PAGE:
From Publishers Weekly
Novelist Wallace (Infinite Jest
) might just be the smartest essayist writing today. His topics are various—this new collection treats porn, sports autobiographies and the vagaries of English usage, among others—his perspective always slightly askew and his observations on point. Wallace is also frustrating to read. This arises from a few habits that have elevated him to the level of both cause célèbre and enfant terrible in the world of letters. For one thing, he uses abbrs. w/r/t just about everything without warning or, most of the time, context. For another, he inserts long footnotes and parenthetical asides that by all rights should be part of the main texts (N.B.: These usually occur in the middle of phrases, so that the reader cannot recall the context by the time the parentheses are wrapped up) but never are. These tricks are adequately postmodern (a term Wallace is intelligent enough to question) to prove his cleverness. But a writer this gifted doesn't need such cleverness. Wallace's words and ideas, as well as a wonderful sense of observation that makes even the most shopworn themes seem fresh, should suffice.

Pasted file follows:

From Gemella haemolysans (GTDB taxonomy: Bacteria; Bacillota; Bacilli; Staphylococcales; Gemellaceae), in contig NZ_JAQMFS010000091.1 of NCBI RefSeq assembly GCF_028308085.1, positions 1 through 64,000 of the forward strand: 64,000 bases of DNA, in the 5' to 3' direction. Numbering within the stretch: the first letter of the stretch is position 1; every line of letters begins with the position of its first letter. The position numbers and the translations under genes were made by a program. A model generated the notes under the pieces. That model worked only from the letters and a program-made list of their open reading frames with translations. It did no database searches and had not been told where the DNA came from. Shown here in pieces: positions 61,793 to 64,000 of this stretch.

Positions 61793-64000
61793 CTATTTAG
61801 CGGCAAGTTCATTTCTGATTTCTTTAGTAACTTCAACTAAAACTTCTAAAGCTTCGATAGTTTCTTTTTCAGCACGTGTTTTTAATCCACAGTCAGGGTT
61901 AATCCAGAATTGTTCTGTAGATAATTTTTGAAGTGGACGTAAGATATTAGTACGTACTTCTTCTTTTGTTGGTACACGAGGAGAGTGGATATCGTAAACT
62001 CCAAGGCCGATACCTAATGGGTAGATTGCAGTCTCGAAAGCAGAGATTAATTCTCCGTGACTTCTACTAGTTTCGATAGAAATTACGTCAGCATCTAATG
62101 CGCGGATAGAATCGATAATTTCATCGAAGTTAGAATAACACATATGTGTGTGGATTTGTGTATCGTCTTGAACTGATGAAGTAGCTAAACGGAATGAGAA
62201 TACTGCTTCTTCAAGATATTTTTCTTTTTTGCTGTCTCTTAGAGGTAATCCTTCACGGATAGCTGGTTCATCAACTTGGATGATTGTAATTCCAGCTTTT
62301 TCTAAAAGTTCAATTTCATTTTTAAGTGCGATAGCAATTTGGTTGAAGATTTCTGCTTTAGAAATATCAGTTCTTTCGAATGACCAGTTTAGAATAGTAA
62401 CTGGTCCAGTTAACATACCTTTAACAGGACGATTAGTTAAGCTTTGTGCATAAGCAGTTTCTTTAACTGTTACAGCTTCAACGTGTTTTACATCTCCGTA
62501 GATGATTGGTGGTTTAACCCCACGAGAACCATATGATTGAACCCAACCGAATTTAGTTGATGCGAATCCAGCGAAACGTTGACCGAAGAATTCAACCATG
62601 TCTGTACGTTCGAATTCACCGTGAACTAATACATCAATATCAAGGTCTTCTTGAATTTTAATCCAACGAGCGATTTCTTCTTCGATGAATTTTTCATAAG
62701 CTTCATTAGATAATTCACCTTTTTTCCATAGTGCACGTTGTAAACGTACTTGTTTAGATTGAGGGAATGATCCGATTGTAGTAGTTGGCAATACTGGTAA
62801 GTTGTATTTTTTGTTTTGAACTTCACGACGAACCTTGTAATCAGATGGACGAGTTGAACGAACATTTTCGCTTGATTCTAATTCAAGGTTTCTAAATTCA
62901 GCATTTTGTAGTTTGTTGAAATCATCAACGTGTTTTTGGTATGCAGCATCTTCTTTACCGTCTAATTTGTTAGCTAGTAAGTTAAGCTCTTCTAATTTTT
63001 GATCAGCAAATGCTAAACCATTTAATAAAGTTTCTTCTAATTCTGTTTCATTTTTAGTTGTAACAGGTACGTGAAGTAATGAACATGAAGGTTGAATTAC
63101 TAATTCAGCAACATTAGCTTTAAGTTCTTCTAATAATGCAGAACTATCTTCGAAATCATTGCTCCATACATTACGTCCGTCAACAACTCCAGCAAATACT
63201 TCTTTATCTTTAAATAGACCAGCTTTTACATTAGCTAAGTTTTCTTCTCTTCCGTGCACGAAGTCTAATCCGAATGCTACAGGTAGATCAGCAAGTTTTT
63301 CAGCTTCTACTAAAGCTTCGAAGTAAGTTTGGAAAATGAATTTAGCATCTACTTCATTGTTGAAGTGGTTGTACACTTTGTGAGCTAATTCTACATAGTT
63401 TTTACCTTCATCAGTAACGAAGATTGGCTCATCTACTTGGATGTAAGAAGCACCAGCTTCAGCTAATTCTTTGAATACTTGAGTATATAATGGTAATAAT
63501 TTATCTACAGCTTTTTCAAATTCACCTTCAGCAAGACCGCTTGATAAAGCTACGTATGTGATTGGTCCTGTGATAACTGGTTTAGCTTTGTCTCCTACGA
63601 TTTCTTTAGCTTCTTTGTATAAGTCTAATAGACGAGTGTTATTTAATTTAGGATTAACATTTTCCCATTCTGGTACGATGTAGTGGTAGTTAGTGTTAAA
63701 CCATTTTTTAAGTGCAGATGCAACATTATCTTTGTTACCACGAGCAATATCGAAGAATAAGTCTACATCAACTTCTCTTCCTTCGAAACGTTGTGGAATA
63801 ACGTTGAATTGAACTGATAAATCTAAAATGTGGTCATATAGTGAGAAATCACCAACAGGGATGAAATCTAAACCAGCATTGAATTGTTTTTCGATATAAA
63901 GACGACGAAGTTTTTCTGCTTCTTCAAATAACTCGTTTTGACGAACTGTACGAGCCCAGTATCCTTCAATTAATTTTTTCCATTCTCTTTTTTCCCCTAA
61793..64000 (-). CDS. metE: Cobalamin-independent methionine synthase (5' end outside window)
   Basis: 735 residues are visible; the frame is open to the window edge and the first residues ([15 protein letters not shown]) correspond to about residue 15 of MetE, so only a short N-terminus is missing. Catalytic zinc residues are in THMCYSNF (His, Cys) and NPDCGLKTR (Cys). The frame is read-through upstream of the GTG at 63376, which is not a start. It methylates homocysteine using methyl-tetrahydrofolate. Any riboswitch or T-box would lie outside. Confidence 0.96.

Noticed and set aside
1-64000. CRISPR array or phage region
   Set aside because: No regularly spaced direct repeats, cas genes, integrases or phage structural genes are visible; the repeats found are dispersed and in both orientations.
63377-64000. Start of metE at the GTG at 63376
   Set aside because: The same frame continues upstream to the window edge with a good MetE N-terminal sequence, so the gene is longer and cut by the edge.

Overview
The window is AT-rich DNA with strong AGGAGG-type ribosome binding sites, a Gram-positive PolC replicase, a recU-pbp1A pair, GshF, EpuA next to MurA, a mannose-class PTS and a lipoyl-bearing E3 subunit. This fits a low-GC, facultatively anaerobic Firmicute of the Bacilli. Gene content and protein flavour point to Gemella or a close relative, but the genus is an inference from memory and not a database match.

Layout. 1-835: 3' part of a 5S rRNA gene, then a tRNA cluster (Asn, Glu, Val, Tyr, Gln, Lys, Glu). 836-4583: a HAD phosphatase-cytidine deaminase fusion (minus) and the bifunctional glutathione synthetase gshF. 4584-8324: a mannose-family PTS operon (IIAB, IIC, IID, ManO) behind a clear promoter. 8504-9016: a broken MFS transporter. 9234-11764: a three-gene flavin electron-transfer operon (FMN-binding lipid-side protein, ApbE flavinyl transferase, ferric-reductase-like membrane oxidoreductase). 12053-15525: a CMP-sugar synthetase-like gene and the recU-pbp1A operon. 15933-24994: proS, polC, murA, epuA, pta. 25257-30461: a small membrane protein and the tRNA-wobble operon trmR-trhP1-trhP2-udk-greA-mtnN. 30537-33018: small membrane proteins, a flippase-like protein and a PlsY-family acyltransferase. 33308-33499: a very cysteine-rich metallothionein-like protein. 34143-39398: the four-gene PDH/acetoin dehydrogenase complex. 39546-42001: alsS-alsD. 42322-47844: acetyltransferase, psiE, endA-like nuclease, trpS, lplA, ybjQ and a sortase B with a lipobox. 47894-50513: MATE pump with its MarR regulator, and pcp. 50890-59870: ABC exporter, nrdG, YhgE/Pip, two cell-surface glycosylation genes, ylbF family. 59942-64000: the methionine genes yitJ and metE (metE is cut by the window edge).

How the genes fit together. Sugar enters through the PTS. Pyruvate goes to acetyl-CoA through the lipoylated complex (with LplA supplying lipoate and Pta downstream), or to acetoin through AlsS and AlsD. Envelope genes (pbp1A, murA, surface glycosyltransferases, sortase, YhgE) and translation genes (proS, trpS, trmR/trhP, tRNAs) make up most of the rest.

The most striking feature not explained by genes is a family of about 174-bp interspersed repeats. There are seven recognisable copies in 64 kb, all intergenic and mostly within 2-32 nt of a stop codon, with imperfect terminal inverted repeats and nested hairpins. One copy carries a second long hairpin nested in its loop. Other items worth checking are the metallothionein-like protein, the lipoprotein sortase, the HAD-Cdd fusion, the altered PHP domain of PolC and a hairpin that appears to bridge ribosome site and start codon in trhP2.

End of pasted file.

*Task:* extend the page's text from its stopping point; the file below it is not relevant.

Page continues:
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Its a well-accepted proposition that Wallace, a MacArthur Foundation "genius" grant recipient, is one of the most brilliant essayists alive. But its another matter altogether whether his workat once luminous, provocative, digressive, and frustratingfinds the audience it deserves. Like Infinite Jest
(1996) and A Supposedly Fun Thing Ill Never Do Again
(1997), this collection showcases Wallaces love of language, emotional IQ, and curiosity about the world (and the starlets who populate it). His trademark footnotes, essays in themselves, rarely fail to entertainif you can follow them. But a few critics ask whether this collection exhibits more high jinks than actual intellectual insight; the arrows and boxed comments in the essay "Host," for example, may just obscure a Very Important Point. But that may be the pointto get you thinking about much more than the lobster.
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